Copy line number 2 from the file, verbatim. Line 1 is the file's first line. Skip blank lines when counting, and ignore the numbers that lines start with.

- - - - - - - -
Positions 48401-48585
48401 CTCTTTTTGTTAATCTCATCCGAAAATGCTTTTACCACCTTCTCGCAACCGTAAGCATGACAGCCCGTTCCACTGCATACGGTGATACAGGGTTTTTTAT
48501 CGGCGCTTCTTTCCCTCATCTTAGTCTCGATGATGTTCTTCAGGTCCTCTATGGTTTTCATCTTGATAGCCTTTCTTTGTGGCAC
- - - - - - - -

48401 CTCTTTTTGTTAATCTCATCCGAAAATGCTTTTACCACCTTCTCGCAACCGTAAGCATGACAGCCCGTTCCACTGCATACGGTGATACAGGGTTTTTTAT